The highs might be in the 90s but at the History Museum of Mobile (111 S. Royal St.), it’s all about the ’60s. The decade, not the temperature. The timing couldn’t be better as the world will note the golden anniversary of humanity’s 1969 lunar landing in July.
The museum survey takes the form of “Sensational ’60s,” a new exhibit focused on clothing as an avatar for deeper change and the speed with which it all happened. The exhibit opened at June’s start and continues through Aug. 18.
“This is something we spent about two months putting together,” Museum Director Meg Fowler said.
Fowler’s background lent itself to the aesthetic tangent. She spent two years teaching art history at the University of South Alabama, had a 2013 graduate internship at the New Orleans Museum of Art and a 2018 curatorial fellowship at Paris’ Musée d’Orsay.
“This is a real cultural history where fashion, which can seem so ephemeral and insignificant, [can show you] everything you want to know about politics and culture in that decade,” Fowler told Artifice in May.
Visitors actually hear the exhibit before they cross the threshold into the second-floor gallery. A host of musical creatures – Animals, Turtles, Beatles – fill ears throughout the tour, setting the perfect tone.
Immediately inside, a bikini-clad mannequin appears. High-waisted compared to today’s beach garb, younger viewers likely will have little idea how scandalous it was. Good thing there’s explanation and a photo of Ursula Andress, squeezed into skimpy swimwear in the James Bond flick “Dr. No.” I was grateful they included her, for educational purposes, mind you.
Setting the stage are examples of ’50s attire, a pair of men’s pants with a preppy sweater and a woman’s dress. So similar to 1940s attire, it’s easy to grasp the traditional standards in play.
A nearby array of women’s clothes touch on the new decade’s first years, the Kennedy administration’s “Camelot” period that in some ways was a continuation of the 1950s. Clothes are still traditional but there’s a subtle alteration in the cut, a sleeker, more stylish tailoring that appeals to the modern eye in a different way.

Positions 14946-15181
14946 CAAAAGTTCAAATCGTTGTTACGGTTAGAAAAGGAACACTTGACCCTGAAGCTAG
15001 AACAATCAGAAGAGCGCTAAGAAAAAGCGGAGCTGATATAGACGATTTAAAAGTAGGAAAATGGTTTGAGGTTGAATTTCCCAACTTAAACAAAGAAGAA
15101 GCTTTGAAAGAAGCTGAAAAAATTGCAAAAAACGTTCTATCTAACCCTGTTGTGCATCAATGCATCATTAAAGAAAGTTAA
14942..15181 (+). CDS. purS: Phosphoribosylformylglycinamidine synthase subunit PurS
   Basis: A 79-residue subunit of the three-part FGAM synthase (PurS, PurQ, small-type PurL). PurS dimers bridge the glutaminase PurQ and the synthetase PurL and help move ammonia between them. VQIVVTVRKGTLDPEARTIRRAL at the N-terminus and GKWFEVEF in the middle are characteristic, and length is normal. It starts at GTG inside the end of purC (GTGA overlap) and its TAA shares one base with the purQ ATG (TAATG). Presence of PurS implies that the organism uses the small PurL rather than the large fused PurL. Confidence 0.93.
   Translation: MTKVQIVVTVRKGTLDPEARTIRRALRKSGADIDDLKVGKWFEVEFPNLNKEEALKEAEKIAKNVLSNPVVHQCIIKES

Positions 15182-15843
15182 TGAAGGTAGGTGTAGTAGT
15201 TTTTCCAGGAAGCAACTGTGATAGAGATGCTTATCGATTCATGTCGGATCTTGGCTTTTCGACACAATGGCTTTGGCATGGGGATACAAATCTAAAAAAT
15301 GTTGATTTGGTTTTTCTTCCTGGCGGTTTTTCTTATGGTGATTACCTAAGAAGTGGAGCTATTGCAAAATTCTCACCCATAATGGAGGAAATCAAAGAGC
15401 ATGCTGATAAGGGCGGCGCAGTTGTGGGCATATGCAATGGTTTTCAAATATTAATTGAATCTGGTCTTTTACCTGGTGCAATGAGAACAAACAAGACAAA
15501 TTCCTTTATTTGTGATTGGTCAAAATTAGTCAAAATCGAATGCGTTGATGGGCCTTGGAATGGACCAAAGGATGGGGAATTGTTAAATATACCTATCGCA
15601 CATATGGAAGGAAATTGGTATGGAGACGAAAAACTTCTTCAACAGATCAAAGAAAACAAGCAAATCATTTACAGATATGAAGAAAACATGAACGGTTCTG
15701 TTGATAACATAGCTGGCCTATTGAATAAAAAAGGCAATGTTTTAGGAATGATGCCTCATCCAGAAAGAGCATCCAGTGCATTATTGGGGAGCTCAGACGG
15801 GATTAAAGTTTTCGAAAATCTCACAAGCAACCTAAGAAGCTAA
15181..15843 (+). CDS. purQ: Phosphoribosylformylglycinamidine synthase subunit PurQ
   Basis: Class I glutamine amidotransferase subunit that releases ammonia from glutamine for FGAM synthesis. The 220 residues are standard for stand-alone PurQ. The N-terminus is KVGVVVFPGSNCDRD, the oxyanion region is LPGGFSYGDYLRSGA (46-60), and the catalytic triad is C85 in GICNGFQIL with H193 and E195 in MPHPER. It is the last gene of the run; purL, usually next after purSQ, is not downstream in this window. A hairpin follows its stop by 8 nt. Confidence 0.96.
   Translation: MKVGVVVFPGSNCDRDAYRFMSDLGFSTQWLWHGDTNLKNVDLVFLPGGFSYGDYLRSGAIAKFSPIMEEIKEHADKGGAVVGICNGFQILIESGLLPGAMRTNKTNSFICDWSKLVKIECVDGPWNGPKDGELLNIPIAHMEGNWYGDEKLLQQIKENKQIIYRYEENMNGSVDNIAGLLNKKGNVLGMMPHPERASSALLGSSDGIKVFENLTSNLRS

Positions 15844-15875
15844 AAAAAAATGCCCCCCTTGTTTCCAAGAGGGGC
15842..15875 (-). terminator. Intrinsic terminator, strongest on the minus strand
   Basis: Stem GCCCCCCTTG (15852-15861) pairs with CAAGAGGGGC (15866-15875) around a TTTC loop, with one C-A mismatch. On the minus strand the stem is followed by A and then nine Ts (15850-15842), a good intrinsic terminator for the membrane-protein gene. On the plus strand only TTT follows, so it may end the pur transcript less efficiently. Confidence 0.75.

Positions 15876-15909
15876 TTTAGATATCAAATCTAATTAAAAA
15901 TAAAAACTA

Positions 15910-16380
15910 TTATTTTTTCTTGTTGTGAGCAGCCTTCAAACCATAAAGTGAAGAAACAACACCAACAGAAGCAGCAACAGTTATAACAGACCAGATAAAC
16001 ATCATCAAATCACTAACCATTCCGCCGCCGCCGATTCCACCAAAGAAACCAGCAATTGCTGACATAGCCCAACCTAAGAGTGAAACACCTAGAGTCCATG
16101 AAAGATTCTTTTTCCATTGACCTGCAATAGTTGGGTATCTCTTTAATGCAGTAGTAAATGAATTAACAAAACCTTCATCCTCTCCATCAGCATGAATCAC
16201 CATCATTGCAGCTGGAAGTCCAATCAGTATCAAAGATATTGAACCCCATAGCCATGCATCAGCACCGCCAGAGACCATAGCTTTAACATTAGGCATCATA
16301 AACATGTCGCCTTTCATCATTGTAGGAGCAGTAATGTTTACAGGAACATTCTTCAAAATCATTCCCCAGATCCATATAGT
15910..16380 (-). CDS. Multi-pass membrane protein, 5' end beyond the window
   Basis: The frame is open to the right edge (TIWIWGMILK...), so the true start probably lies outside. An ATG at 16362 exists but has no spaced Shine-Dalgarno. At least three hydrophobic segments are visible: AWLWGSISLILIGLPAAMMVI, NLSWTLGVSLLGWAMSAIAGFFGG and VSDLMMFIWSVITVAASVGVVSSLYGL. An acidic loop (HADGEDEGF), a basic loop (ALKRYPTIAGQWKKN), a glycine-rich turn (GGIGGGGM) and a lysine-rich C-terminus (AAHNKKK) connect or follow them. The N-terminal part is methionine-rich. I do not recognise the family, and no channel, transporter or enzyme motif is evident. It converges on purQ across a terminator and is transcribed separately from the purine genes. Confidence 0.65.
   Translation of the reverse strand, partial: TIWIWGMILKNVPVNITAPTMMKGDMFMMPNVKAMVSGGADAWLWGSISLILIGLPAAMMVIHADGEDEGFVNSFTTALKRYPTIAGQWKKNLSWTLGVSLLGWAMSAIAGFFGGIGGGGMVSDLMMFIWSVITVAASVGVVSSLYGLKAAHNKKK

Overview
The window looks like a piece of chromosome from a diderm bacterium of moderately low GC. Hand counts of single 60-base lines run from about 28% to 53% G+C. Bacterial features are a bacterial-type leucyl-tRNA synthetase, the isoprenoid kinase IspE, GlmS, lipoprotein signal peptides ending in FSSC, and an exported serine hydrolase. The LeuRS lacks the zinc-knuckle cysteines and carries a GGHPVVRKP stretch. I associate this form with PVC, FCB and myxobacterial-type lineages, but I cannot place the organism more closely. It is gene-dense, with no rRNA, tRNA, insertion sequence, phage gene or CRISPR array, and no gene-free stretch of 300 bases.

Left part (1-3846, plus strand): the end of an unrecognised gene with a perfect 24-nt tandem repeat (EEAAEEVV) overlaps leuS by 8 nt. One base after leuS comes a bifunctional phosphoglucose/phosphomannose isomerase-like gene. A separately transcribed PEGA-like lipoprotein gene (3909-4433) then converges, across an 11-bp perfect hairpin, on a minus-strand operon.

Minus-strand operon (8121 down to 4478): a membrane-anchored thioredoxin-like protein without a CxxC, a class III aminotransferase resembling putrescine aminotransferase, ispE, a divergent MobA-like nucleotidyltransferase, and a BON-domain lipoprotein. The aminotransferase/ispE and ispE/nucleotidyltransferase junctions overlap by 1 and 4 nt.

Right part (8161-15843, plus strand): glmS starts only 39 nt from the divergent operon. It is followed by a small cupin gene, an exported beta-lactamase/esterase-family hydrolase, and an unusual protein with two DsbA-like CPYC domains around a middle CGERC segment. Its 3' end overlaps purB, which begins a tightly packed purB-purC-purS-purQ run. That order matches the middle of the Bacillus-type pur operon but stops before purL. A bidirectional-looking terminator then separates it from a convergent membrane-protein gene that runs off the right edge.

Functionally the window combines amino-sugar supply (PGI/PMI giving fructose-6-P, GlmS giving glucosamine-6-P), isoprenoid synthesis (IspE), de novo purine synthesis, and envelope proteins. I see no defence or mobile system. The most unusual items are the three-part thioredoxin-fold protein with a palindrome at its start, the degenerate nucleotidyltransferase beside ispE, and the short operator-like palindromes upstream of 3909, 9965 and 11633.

Signage throughout not only explains the impetus of shifts, but also hallmarks and icons who represented them. Like the early ’60s portion that nods to Jackie Kennedy, of course, as well as Audrey Hepburn who embodied a vibrant and more independent image.
If the 1960s was a storm of upheaval, the thunderclaps – assassinations, coups, riots – are accompanied by constant rainfall. A timeline running across the front of each exhibit space marks the deluge. The introduction of the birth control pill in 1960, the Berlin Wall’s appearance, NASA missions, civil rights marches and Betty Friedan’s “The Feminine Mystique” all spatter the viewer’s mind to show how fast the shifts accumulated.
When mid-decade arrives, European Mod trends and the space race manifest in ever more unprecedented attire. Bold colors and patterns become more commonplace, signaling a modernist approach with its vision trained into the future. Miniskirts and geometric shapes are en vogue.
In late decade, bohemian sensibilities are co-opted by middle-class clothiers. Earthy hippie and Asian influence comes into vogue. Silk, leather, velvet, corduroy and denim become more popular than ever before the 1970s take “garish” into new territory.
Visitors are invited to try on clothing from one specific rack. They can watch media examples of the day, even take a whiff of popular perfumes and aromas of the era.
Most of the exhibit is built from the museum’s collection, thanks to Gayfer’s, which donated stock when its downtown department store closed. A selection of formalwear and a lime-green Azalea Trail Maids outfits are courtesy of private collections.
A more in-depth discussion ensues at the museum’s July 10 Learning Lunch when author Frye Gaillard will speak about his 2018 book, “Hard Rain: America in the 1960s.”
Gaillard’s survey is more than a sterile analysis and is saturated with his own perspectives and experiences. From a native Mobilian who becomes embroiled in the civil rights movement and finds himself alongside truly monumental icons of the era, it gives a local and personal flavor to something too often awash in shallow stereotype.
It’s not just political notes. Gaillard looks at music, movies, literature and sports – all parts of a culture in rapid transformation. He’s told interviewers the zeitgeist of that era haunts our current climate, with a cascade of important events that seemingly multiply by the month.
Gaillard’s noontime event is free and attendees are asked to bring their own lunch. For more information, call 251-208-7569.
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